A post-mortem on Georgia's midterm elections

Supporters of GOP candidate for U.S. Senate David Perdue celebrate his victory Tuesday night at a party at the InterContinental  Buckhead in Atlanta. Photo by Hyosub Shin / AJC.
Supporters of GOP candidate for U.S. Senate David Perdue celebrate his victory Tuesday night at a party at the InterContinental Buckhead in Atlanta. Photo by Hyosub Shin / AJC.

With Tuesday’s election ending with clear victories in all of Georgia’s major races, the silly season will end as spin doctors and politicos alike hibernate through the winter holidays.

PolitiFact Georgia will stay on the case of any claims that make their way through the quiet, of course.

In the meantime, here’s our selection of fact checks in the two big statewide races – for governor and U.S. Senate – that helped define the contests.


Democrat Jason Carter, a state senator from Atlanta, came up short in his effort to unseat incumbent Republican Gov. Nathan Deal.

The race at times took on a personal tone, as the pair battled over their sharply different ideas for the state’s future.

Carter focused mostly on education, trying to tie education cuts to sluggish economic indicators. He criticized Deal for underfunding education and pledged to restore full funding to schools based on the state’s education funding formula.

John Padgett, chairman of the Georgia Republican Party, took issue with Carter’s attack. He noted that Carter, as a state senator, had voted for three of the four Deal-recommended budgets that included $1 billion-plus in austerity cuts to education.

Our research showed Padgett was correct. Though Carter had raised concerns over education funding, he only voted against the current state budget.

The Truth-O-Meter ruled Padgett’s claim True.

Deal, meanwhile, focused his campaign on first-term accomplishments. As the biggest piece of the state budget, education was also a central part of his message.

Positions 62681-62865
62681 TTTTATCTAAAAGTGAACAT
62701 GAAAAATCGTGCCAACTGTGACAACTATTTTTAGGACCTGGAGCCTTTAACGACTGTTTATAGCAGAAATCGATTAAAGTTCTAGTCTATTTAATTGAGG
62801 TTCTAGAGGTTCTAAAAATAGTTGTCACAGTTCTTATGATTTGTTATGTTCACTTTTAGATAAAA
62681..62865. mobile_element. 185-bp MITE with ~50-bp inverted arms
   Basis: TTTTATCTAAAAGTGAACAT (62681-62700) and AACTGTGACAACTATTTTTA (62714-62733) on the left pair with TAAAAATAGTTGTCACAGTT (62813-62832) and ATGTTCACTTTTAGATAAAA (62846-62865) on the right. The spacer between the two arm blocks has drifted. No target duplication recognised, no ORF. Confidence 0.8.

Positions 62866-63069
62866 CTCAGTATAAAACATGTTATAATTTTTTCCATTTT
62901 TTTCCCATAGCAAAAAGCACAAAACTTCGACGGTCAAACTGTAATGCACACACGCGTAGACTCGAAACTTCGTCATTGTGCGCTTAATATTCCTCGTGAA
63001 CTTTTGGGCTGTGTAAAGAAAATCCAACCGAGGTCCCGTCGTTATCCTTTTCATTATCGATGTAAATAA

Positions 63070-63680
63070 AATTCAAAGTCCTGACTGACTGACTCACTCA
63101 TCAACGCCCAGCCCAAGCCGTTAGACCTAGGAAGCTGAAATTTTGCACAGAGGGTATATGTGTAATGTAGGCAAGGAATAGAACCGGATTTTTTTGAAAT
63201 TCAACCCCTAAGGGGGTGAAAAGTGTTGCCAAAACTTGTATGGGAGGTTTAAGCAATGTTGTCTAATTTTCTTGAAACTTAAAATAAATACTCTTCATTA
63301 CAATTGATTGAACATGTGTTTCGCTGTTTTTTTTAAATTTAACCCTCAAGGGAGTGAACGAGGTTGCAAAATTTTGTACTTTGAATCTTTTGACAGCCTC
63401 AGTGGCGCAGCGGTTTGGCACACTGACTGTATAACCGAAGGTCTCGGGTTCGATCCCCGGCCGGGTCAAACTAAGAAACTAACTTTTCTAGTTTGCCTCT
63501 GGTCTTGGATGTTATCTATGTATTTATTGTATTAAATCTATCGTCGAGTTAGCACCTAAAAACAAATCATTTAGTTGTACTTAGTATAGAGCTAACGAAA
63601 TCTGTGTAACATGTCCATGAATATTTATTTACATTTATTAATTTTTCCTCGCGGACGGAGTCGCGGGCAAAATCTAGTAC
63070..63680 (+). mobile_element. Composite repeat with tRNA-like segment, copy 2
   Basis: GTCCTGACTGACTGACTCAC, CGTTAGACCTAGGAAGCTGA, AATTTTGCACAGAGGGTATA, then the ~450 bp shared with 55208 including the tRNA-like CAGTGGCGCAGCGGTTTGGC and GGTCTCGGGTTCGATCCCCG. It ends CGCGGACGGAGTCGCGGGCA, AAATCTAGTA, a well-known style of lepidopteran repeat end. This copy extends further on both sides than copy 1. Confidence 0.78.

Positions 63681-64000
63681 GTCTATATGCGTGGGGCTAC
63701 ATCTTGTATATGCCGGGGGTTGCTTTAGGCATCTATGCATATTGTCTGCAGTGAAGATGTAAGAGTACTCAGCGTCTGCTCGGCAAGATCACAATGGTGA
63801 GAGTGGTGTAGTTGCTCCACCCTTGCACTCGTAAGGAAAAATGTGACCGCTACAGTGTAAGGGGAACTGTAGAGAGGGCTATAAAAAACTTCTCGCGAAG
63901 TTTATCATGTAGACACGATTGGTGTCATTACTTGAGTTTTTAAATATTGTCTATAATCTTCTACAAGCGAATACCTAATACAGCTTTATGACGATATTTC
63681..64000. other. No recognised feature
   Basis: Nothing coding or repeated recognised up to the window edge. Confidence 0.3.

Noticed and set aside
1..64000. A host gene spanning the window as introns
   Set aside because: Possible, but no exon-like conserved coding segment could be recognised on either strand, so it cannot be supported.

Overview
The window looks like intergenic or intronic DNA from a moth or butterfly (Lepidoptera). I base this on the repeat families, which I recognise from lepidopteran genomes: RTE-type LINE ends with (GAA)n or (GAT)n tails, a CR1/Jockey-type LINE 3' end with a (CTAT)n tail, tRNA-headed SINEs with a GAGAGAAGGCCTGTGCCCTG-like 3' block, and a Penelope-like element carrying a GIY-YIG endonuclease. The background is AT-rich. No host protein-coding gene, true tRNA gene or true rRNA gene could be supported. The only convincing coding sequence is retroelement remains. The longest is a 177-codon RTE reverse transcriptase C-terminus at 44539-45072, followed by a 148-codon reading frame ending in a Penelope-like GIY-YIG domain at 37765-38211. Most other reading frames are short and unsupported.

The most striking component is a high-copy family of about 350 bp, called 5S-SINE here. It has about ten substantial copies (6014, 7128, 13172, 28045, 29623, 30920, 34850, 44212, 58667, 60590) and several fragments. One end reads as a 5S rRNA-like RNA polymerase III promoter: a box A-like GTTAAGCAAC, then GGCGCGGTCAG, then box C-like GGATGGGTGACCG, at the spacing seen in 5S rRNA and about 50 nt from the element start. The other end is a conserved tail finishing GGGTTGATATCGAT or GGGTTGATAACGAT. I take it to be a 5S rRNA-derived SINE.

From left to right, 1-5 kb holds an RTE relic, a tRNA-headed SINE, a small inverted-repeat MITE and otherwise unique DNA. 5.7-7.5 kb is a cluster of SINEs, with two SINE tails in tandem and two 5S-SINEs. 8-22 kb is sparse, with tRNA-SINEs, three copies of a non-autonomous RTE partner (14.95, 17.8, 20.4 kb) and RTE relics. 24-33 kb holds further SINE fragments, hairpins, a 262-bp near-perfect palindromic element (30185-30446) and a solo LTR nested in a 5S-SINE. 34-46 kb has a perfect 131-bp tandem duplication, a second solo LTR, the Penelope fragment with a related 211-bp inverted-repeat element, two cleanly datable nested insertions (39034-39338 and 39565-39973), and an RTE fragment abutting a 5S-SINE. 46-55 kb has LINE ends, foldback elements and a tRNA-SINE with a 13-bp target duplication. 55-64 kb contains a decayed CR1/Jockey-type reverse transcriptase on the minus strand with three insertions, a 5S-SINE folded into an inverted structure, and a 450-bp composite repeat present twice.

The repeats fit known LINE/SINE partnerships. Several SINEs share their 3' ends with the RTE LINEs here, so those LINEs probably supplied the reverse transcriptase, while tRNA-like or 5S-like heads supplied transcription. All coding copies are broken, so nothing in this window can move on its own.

The state GOP issued a press release this summer, saying Deal had increased education spending every year, even as other state agencies suffered cuts during the economic downturn.

State budget records confirmed spending on education went up since Deal took office in January 2011. Of the $867 million increase over four years, the biggest chunk came with the budget that began July 1, a $399 million jump.

However, beyond the numbers, it was not policy decisions that prompted the growth. Enrollment growth, rising health care costs and pension expenses were the biggest drivers.

Moreover, while most state agencies did see cuts in those four years, records showed it was an overreach to suggest every department saw decreases in funding.

We rated the statement Mostly False.


Democrat Michelle Nunn and Republican David Perdue, vying for Georgia’s open U.S. Senate seat were far more focused on specific attacks that seemed to resonate with voters.

Nunn went after Perdue’s business record as an outsourcer of jobs. Perdue has zeroed in on Nunn’s shared beliefs with President Barack Obama.

Nunn had gone after Perdue’s record as a former Fortune 500 executive but found new traction when a 2005 deposition surfaced, of him saying that he "spent most of my career" outsourcing.

Our research indicated the quote is drawn directly from the sworn statement. He was referencing work in industries such as footwear and textiles, where entire plants shuttered and thousands of American jobs were lost.

But it neglected to mention that some of those jobs, rather than ending up overseas, simply vanished. It also oversimplified his business career – which went on to include a tenure as CEO of Dollar General and adding 19,000 part-time and full-time jobs.

We rated the claim Half True.

Perdue, meanwhile, repeated a claim that appeared in other races where GOP candidates won: that as a Democrat, Nunn was handpicked by Obama and would be a rubber stamp for his policies.

Published reports suggest that Democratic power brokers, if not the president himself, wanted Nunn to be the party’s nominee.

A victory could have helped Democrats keep control of the Senate, which will tilt Republican come January.

But the very reasons Nunn was thought to be Democrats’ best chance – as a moderate politician who had openly criticized the president and the party on some issues -  were evidence that she would not be a rubber stamp.

For instance, Nunn advocated building the controversial and long-delayed Keystone Pipeline to pump oil from Canada. She also criticized military spending cuts and Obama’s delay on funding work to deepen the Port of Savannah.

For that reason, the Truth-O-Meter ruled Half True.